Staff Sgt. Chase Splichal, a metals technologist from the 22nd Maintenance Squadron, welds a part. The integrated Metals Technology section of the 931st MXS and 22nd MXS includes 19 active and Reserve Airmen who provide round-the-clock support to the maintainers at McConnell Air Force Base. (Air Force photo by Brannen Parrish)
Staff Sgt. Charles King, metals technologist, 931st Maintenance Squadron, uses a remote to move the table of a computer numerical control, after machining a corner brace for an aircraft galley. The Metals Technology section is comprised of a Total Force Iniative staff of 16 active duty airmen from the 22nd Maintenance Squadron, one Air Reserve Technician and two Reservists from the 931st Maintenance Squadron. The CNC can be programmed to machine parts or equipment. (Air Force photo by Tech. Sgt. Brannen Parrish)
3/21/2012 - MCCONNELL AIR FORCE BASE, Kan. -- In the world of aircraft maintenance, there is virtually no room for error. Metals technologists must be skilled at machining, measuring, drilling, cutting and welding with flawless precision.
The Total Force integrated metals technology section of the 931st Maintenance Squadron and the 22nd Maintenance Squadron possess a wide array of skills that would be performed by individual offices in a commercial manufacturing shop.
"We do about eight or nine jobs that would normally be performed by the same number of sections in the commercial sector," said Staff Sgt. Charles King, a metals technologist, from the 931st MXS. King, an Air Reserve Technician, is one of three 931st MXS Airmen assigned to the section. The three 931st members combine their skills with those of 16 active duty Airmen from the 22nd MXS to provide round-the-clock support for aircraft and equipment.
While metals technology Airmen are required to be proficient in a number of skilled areas from computer aided drafting and machining to welding, all of them start out learning to machine parts with conventional machining equipment.
The craft requires a great deal of practice and planning.
"You have to have a vision, see the part in your mind and plan ahead," said King. "If you don't know what you are doing, you will waste time and materials."
According to Staff Sgt. Chase Splichal, a metals technologist from the 22nd MXS, developing machining skills takes time and training.
"I spent about two years learning conventional machining before I began learning computer numerical control," Splichal said.
A CNC is a type of computer-operated lathe that is used to manufacture parts. The material, or piece, is fastened to a moveable table and rotates or turns while a sharpened cutting tool is applied to remove unwanted material.
"It's an amazing machine," said King. "If you have the materials, you can actually build a new lathe with a lathe."
Once an Airman is proficient with manual equipment, he can move on and learn how to program the CNC.
The CNC combines the functions of performed by manually operated machining tools with the precision of a computer. Metals technologists work with extremely low tolerances for error and although conventional lathes are precise, computer aided machining allows them to mass produce parts exactly and quickly.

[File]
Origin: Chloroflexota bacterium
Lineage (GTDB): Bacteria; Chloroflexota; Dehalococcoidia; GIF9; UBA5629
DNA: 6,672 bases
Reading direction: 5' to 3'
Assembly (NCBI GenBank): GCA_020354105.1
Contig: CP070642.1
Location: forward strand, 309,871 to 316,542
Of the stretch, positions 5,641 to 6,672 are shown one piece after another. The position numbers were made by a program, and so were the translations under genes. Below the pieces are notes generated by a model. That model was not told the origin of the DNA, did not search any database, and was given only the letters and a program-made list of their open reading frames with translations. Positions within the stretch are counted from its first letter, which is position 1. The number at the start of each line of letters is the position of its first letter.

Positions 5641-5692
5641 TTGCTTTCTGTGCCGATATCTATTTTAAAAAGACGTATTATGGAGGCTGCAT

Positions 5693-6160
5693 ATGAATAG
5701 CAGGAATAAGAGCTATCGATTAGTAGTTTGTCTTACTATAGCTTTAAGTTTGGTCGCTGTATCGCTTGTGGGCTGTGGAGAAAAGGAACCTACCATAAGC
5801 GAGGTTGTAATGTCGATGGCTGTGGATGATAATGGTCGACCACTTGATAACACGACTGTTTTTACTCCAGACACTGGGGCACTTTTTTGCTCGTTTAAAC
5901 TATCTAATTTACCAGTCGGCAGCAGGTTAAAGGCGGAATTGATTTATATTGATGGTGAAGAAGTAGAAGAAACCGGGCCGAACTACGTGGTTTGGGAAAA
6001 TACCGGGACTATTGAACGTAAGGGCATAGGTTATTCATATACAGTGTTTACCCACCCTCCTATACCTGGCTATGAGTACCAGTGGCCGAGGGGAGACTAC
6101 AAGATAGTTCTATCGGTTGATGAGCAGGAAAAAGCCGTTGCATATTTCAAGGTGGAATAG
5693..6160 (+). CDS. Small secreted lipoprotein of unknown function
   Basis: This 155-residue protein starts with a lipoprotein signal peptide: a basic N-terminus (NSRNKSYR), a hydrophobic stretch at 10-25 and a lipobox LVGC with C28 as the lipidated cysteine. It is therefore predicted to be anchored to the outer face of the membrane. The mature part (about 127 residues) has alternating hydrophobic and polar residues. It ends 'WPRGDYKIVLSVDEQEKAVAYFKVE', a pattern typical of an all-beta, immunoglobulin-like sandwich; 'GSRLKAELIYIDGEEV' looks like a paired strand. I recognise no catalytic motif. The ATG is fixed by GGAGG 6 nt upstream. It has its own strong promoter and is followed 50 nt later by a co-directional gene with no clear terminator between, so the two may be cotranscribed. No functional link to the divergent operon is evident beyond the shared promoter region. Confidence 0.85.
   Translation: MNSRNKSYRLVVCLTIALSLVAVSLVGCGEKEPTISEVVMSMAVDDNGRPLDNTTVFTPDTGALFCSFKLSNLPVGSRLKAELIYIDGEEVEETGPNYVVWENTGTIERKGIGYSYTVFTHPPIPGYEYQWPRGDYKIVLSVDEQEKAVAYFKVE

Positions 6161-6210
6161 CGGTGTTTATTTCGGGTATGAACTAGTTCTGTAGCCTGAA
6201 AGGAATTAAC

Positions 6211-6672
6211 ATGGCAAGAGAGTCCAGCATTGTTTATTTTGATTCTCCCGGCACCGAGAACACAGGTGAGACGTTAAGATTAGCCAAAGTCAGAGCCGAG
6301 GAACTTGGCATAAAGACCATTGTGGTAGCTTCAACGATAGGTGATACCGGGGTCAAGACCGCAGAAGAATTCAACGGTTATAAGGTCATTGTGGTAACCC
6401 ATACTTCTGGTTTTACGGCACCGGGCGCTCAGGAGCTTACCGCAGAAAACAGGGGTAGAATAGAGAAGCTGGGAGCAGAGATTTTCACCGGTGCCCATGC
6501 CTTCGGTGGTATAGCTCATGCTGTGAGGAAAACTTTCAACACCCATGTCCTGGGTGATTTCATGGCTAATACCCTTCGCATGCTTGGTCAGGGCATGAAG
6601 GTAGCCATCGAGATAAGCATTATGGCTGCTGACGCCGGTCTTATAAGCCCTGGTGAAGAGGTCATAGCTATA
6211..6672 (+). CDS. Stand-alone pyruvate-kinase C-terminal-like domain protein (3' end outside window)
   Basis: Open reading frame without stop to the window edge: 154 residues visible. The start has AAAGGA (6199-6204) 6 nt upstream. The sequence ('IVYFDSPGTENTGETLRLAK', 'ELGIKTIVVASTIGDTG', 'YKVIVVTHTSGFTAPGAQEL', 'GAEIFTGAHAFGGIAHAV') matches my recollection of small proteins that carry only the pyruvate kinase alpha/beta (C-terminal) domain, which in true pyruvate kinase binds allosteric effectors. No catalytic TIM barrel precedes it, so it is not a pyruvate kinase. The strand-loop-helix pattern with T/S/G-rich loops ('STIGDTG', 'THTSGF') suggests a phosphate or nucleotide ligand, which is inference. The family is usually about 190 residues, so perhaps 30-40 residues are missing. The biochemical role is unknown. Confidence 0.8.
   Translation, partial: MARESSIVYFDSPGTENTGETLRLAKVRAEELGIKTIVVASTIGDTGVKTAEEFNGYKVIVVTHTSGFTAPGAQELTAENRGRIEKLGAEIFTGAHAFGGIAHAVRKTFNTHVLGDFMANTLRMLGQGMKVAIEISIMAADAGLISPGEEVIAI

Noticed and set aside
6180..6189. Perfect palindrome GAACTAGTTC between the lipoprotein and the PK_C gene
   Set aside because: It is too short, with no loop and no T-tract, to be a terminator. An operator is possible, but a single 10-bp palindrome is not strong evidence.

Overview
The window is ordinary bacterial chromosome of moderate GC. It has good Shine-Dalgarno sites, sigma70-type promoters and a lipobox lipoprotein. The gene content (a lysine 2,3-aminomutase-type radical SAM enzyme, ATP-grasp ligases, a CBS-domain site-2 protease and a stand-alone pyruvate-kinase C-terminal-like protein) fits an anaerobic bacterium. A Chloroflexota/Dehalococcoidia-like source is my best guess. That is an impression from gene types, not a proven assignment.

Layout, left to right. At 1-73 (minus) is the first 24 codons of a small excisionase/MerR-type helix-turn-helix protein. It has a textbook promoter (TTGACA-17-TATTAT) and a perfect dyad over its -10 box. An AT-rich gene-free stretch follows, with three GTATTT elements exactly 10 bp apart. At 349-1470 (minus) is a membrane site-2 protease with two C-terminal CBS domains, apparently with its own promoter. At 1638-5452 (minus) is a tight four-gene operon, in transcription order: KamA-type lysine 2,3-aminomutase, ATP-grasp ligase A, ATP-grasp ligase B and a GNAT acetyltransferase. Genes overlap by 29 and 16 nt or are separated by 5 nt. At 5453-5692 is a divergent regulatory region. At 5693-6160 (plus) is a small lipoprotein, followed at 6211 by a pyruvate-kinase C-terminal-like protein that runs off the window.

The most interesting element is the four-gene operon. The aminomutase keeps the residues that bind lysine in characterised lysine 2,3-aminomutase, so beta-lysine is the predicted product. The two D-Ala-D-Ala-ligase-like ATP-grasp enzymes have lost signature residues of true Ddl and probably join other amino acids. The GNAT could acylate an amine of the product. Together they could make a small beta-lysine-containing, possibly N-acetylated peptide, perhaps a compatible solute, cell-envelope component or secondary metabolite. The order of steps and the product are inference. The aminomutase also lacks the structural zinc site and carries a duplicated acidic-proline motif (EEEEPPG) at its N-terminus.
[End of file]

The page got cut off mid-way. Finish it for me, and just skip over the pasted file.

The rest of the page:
"When you are dealing with aircraft, you have to be exact," said King. "To get an idea of the room for error, take the thickness of a hair and divide it by four, then divide that number by two."
Skilled metals technologists are highly sought after because the career field encompasses an array of skills that translate to commercial industry. With so much potential for post-military employment, King said he doesn't understand why more people aren't lining up to work in the career field.
"All of the reality television shows that depict companies that make customized motorcycles and cars employ at least one machinist somewhere in their shop, or contract machine work out to manufacture customized rims," said King. "You can learn to do create some amazing parts. The only limitations are the tools, software and imagination."
Metals technologists must also learn to master the art of welding. Becoming a skilled welder takes patience and practice. Creating a weld that will withstand the strain of flight isn't as simple as following a checklist.
"It takes a lot of practice and there is a rhythm to welding," said Splichal. "One day you'll be hot and get every weld right, and you might take a break and come back a few minutes later and you can't get it right."
All welds must be certified by the Nondestructive Inspections section to ensure the materials have properly bonded. The slightest flaw will fail a weld.
"A good weld will look like the edges of little dimes," said King. "It's like penmanship; you are really good or really bad at making a pretty weld."
Many of the Airmen who are drawn to the career field have prior knowledge or experience with metalwork and some.
"A lot of them have taken machining and welding courses in high school," said Splichal, who studied welding and hand fabrication in high school. "We also get a lot of people who learn about what we do and who want to reclassify into the career field."
Others enjoy turning a block of metal into a useable tool or part whether at work or at home. King has transferred something he enjoyed doing in his spare time into a job.